Foot Locker is taking a stake in the subscription-based shopping service, Rockets of Awesome — a startup that’s something of a “StitchFix for kids,” in that it sends out a personalized selection of children’s apparel in seasonal boxes, shipped to customers’ homes. The companies announced today that Foot Locker has made a $12.5 million minority investment into Launch Kids, Inc., dba Rockets of Awesome, which is part of the startup’s larger $19.5 million Series C.
The investment will see the two companies entering into a partnership, which involves Kids Foot Locker creating exclusive Rockets of Awesome in-store destinations where its customers can buy Rockets of Awesome products in the U.S. It will also begin to sell Rockets of Awesome merchandise on its website, kidsfootlocker.com.
This is a notable expansion for the kids’ clothing subscription service, which before now had focused on its personalized boxes and its own e-commerce sales, not an in-store presence.
The idea for Rockets of Awesome is similar to that of other clothing-in-a-box services, most notably StitchFix or Trunk Club for adults. But it also rivals those aimed at children like Kidbox, which announced a $15.3 million raise of its own last spring.
Launched in 2016, Rockets of Awesome first emerged from founder Rachel Blumenthal’s earlier startup, Cricket’s Circle.
As a parent herself (married to Warby Parker co-founder Neil Blumenthal), she was first focused on building a shopping site for new moms. Through user feedback, she learned that parents still ran into challenges shopping for kids as they got past the car seat and stroller phase. Taking kids shopping in stores is often frustrating, and kids outgrow clothes quickly — meaning last year’s summer or winter apparel needs a refresh the following year.
This led to the creation of Rockets of Awesome. The service has parents take a short quiz about their kids’ style preferences, then ships out seasonal boxes of quality, but affordable, clothing. Parents and children can then sort through the clothing and send back what they don’t want. Parents can also shop Rockets of Awesome clothing from its website, outside of a subscription.
Each box includes pieces priced at $16 through $38, which tends to be slightly higher than rival Kidbox’s price points — a Kidbox whole box of half a dozen pieces can be had for less than $100. Rockets of Awesome’s “whole box” deal is $150.
Having personally used both Rockets of Awesome and Kidbox, I’ve found the former’s clothing more expensive, yes, — but also more on-trend. For instance, it quickly picked up on the recent surge of interest in designs where the sequins flip over to change the pattern, unicorns and feminine takes on camo in girls clothing.
Meanwhile Kidbox — perhaps because it relies on existing brands like Adidas, New Balance, Lucky Brand and others to fill out its boxes — seems to ship more staples. Both are valuable services in their own way. However, Rockets of Awesome currently sees more traffic than Kidbox, according to data from SimilarWeb, which reports a higher website rank for the former, both in the U.S. and worldwide.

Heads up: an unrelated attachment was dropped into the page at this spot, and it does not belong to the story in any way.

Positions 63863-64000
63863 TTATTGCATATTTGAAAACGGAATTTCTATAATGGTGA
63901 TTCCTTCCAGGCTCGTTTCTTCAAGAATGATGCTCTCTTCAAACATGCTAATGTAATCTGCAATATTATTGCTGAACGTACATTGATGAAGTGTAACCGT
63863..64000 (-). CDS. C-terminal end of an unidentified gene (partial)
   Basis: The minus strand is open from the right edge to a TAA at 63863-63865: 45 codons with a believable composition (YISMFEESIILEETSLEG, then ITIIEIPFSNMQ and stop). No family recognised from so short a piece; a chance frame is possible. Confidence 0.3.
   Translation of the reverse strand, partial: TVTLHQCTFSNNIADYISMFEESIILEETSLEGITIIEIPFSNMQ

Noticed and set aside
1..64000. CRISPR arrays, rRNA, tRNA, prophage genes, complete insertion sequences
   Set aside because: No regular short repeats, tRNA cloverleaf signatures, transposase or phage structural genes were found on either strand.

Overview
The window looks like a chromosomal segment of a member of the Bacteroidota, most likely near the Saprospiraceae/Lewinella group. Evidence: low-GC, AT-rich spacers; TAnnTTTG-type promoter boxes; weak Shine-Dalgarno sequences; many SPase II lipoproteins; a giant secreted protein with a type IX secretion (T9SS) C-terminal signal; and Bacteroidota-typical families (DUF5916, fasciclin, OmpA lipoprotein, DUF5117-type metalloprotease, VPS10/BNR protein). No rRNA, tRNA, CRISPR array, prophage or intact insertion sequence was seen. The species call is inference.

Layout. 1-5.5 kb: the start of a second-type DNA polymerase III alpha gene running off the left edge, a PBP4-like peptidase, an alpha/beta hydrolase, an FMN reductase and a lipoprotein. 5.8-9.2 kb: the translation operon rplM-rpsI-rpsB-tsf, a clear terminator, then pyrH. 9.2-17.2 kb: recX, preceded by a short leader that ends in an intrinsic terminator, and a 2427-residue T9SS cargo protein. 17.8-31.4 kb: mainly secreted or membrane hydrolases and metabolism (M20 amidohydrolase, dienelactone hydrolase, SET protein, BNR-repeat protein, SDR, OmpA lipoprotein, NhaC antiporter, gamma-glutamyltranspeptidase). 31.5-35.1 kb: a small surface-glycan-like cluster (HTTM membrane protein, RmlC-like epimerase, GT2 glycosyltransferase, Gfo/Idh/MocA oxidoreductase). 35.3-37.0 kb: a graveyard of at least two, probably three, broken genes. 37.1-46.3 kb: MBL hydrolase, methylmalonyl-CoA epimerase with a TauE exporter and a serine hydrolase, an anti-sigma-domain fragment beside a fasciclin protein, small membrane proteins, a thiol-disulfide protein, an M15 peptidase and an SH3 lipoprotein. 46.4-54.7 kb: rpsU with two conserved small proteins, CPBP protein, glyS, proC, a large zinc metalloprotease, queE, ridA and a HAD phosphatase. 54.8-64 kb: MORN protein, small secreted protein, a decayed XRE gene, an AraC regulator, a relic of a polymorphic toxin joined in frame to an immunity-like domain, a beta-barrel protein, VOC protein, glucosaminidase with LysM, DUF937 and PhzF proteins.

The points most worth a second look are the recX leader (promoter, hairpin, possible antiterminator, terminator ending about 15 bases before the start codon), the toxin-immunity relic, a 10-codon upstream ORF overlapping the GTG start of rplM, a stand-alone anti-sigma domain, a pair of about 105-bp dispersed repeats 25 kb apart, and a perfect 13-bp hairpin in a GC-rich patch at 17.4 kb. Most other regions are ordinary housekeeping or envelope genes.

Like others in this space, Rockets of Awesome also leverages technology to make data-driven decisions about merchandise R&D — meaning what kids like and parents buy will influence what sorts of things the company sells, combined with elements of human editorial curation.
The Foot Locker investment will allow Rockets of Awesome to scale its retail presence more quickly than if it tried to do so on its own. And it will serve as a means of introducing parents to the Rockets of Awesome brand.
Foot Locker, meanwhile, benefits not only by diversifying its in-store assortment, but by grabbing a stake in a growing, digital-first brand at a time when the way customers shop is changing. Foot Locker has made other investments in digital-first companies, including sneaker marketplace GOAT, women’s luxury activewear brand Carbon38, tactical play and lifestyle brand Super Heroic and footwear design academy Pensole.
“Rockets of Awesome is advancing the way parents shop for their kids. Foot Locker is also committed to evolving with the ever-changing retail landscape and adjusting to the speed of our customers. We are excited that our partnership with Rockets of Awesome will enable Kids Foot Locker to deliver new, innovative products and experiences,” said Richard Johnson, Foot Locker chairman and CEO in a statement.
“We look forward to collaborating with them on brand development, product collections, and go-to-market plans to help realize additional growth for both companies.”
However, Rockets of Awesome tells TechCrunch there are no current plans for Foot Locker items to be included in its boxes. Instead, it aims to leverage Foot Locker’s experience to expand its omnichannel retail channels.
The next step will be to open its own experiential retail location in time for back-to-school.
“Our partnership with Foot Locker is a powerful validation of Rockets of Awesome’s ongoing progress in our mission to simplify parents’ lives and enable them to celebrate real life with their kids,” said Blumenthal. “With Foot Locker’s support, we look forward to bringing our unique, high-quality merchandise and convenient shopping experience to even more families everywhere,” she added.
Foot Locker offers 393 Kids Foot Locker locations across the U.S. and Canada, but it didn’t announce today how many would feature the Rockets of Awesome store-in-store shopping experience, or on what time frame.
Along with Foot Locker, the Series C round included participation from August Capital, Forerunner Ventures, General Catalyst, Founders Fund, Burda Principal Investments, ACM and SignalFire. It brings the company’s total funding to $49 million, according to Crunchbase News.